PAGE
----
Maybe the mediumer girl feels she has no support-teetering on the edge of a cliff. Bigger girl intimidating with support.

She’s going to push her over. Her clenched fist indicates an angry persona.

Shadows represent support even though we don’t see their bodies.

People watching, but not doing anything. The case with bullying usually.

What is fascinating in this picture…is that half of the girl is darkened by the shadow of the older one. …students are cognitively and emotionally engaged…and this would be a good base for a speaking and writing task.

This is very thought provoking…makes students think…and talk…

Open-ended activity, no right or wrong answers, students are encouraged to express themselves.

These routines also help the teacher to develop his own critical thinking.

The group of teachers who attended the MOOC was an amazing audience who took part actively and enthusiastically in the activities, sharing, and commenting. As one of the participants put it: “This is really a group of word artists”. These are some of their insightful comments on the use of art and thinking routines in the English classroom:

Helps students make strong connections between ideas and language.

It is a fantastic way to give students forum for free thought and associations.

It levels the playing field in learning.

Students express deep feelings. Become more sympathetic.

These activities stimulate creativity, critical thinking skills, English language skills, and respect for other people’s opinion.

Routines promote descriptive language and stimulate observation.

Stimulates your mind to think and to re-think again and again…

No right/wrong answer so sense of security for learners.

It taps into the students’ imagination, feelings, creativity, vocabulary.

These kinds of activities draw the language from them.

Consistent and prolonged use of thinking routines cannot but nurture a culture of thinking. Like breathing.

Diversity of thinking is stimulated like this. No set answers neither answers in the teacher’s mind the students try to guess. Very learner centred.

The last routine we tried in the session was

‘I used to think..Now, I think…’

It is a routine to have learners reflect on how and why their thinking has changed. It is best to use it at the end of a topic or issue. I asked participants to reflect on what they used to think about using art in their English classes before the session, and what they thought about it, at the end of the session.

I used to think it’s impossible to programme the thinking process of students. Now, I think art is a powerful way, which can make this process not only possible, but also enjoyable for students.

I used to think it was a great stimulus for my Dogme lessons. Now, you have given me some fresh ideas for thought.

I used to think my students wouldn’t like to work with art. Now, I think they will love it. I used to think teaching through art was tricky. Now, I think it’s fun.

I used to think that teaching through high brow art is too academic. Now, I think it can be very involving.

I used to think I had no need for art in my English classes. Now, I think I was wrong, and I’m looking forward to trying it out.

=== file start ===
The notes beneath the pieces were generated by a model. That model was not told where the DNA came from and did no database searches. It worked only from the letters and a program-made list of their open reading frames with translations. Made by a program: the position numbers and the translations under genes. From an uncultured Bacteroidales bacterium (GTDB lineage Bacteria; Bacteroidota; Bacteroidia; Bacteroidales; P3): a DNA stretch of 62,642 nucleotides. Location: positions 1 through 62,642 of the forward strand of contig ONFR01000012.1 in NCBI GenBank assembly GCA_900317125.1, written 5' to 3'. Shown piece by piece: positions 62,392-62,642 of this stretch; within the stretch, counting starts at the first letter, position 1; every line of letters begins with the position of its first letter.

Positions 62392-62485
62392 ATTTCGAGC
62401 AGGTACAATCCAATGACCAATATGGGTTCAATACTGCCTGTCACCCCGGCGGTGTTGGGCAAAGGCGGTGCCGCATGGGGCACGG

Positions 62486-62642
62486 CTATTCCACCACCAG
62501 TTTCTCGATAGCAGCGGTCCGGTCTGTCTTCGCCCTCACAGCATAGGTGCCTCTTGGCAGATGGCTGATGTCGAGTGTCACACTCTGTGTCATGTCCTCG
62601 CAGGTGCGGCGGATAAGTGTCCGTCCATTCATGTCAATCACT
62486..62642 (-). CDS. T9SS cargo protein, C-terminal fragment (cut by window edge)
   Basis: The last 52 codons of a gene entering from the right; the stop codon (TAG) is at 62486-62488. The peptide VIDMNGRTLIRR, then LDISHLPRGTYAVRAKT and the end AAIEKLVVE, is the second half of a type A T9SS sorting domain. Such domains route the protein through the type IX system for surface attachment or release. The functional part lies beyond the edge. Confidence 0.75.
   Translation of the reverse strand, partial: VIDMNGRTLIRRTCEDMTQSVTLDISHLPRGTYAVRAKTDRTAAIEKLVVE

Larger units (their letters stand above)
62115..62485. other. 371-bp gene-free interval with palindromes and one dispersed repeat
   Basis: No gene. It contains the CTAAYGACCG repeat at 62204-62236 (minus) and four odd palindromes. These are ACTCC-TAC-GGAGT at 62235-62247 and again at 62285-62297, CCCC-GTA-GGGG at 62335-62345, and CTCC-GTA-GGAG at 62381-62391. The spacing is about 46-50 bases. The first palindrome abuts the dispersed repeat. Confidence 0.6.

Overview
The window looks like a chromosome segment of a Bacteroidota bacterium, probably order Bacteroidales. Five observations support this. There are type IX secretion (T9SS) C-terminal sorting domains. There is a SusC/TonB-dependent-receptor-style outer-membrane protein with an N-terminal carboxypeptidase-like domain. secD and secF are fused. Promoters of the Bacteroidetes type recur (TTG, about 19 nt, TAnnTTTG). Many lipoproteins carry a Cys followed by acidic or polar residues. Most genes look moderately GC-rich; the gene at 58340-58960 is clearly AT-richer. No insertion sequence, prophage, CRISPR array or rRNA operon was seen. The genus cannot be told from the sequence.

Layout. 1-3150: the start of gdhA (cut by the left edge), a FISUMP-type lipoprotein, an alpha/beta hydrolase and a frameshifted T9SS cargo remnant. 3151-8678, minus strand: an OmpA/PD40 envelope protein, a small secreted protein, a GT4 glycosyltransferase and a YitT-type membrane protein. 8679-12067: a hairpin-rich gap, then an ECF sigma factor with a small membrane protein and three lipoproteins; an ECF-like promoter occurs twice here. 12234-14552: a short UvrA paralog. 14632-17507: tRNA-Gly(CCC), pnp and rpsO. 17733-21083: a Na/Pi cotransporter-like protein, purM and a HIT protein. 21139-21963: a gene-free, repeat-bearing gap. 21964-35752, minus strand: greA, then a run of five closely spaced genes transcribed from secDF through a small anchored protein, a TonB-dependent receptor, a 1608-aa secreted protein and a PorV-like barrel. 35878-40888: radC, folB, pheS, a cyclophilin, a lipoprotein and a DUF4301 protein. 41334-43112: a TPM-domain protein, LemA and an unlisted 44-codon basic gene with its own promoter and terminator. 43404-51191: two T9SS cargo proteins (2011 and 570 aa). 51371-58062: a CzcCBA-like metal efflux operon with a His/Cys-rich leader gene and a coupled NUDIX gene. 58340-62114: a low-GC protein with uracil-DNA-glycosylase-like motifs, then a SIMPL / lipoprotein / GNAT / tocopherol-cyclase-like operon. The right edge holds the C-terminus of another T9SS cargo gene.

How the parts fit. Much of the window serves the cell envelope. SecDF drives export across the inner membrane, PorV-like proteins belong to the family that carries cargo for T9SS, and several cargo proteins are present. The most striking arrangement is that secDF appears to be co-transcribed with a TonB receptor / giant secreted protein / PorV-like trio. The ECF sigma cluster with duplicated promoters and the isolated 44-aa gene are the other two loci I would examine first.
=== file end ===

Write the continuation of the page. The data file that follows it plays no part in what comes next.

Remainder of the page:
I used to think that teaching through art was mostly for older students but now I think it is good for my primary students too.

I used to think art could be useful in order to visualize some ideas. Now, I think it has a much deeper potential that could be explored in class.

I used to think that teaching grammar was enough. Now, I think art is a wonderful tool to explore language use.

I used to think there was no use for art in esl. Now, I think I can’t wait to try it.

I used to think art might have difficult notions for students to talk about, now I think that there are ways to motivate them.

I used to think very few children would appreciate works of art. Now, I think it can be turned into a very creative and amazing activity.

I used to think that art just belongs to artists but now I think it’s a perfect device for teaching.

This was a great group of teachers who made this MOOC session a truly worthwhile learning experience. Thank you all very much. Special thanks to Chuck Sandy and iTDi for encouraging, and supporting this session.

Making Thinking Visible

Visible Thinking is a flexible and systematic research-based framework stemming from Project Zero, an educational research group at the Harvard Graduate School of Education. Its original aim is to study and improve education in the arts.

Visible Thinking has a double goal: a) to cultivate students’ thinking skills and dispositions and b) to deepen content learning. The basic idea is to make thinking visible within the context of learning. Post-it notes, construction papers on the walls, taking notes, writing learning journals, keeping blogs; any sort of visible documentation through which students’ individual and collective thinking is revealed and promoted.

Thinking Routines are at the core of the Visible Thinking programme. The underlying idea is that classroom life is structured upon routines which regulate diverse aspects: student behaviour, organization of work and learning process, establishment of rules for interaction and communication. Thinking Routines are flexible, simple structures; a set of questions or a short sequence of steps that when used systematically promote the development of students’ thinking and the classroom culture. They can be used across a variety of context and can be subject to group or individual work.

Art least explores the possibilities of regularly integrating thinking routines attached to meaningful content as a means of nurturing a creative mindset.